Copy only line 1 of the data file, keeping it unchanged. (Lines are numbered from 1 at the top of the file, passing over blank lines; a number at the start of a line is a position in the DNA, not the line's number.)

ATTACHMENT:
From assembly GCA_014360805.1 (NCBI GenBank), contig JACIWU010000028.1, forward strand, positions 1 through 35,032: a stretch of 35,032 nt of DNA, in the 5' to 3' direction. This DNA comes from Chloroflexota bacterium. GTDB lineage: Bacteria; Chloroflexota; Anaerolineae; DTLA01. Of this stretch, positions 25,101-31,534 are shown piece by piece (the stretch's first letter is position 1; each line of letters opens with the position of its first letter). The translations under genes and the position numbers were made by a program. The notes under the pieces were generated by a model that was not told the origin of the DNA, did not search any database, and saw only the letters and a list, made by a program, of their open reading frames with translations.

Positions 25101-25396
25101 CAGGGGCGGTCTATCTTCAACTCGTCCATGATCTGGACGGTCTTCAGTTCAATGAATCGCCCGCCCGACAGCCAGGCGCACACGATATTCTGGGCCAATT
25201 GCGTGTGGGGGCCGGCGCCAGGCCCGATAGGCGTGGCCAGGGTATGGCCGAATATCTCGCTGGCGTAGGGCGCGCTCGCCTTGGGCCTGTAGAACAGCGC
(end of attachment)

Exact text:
From assembly GCA_014360805.1 (NCBI GenBank), contig JACIWU010000028.1, forward strand, positions 1 through 35,032: a stretch of 35,032 nt of DNA, in the 5' to 3' direction. This DNA comes from Chloroflexota bacterium. GTDB lineage: Bacteria; Chloroflexota; Anaerolineae; DTLA01. Of this stretch, positions 25,101-31,534 are shown piece by piece (the stretch's first letter is position 1; each line of letters opens with the position of its first letter). The translations under genes and the position numbers were made by a program. The notes under the pieces were generated by a model that was not told the origin of the DNA, did not search any database, and saw only the letters and a list, made by a program, of their open reading frames with translations.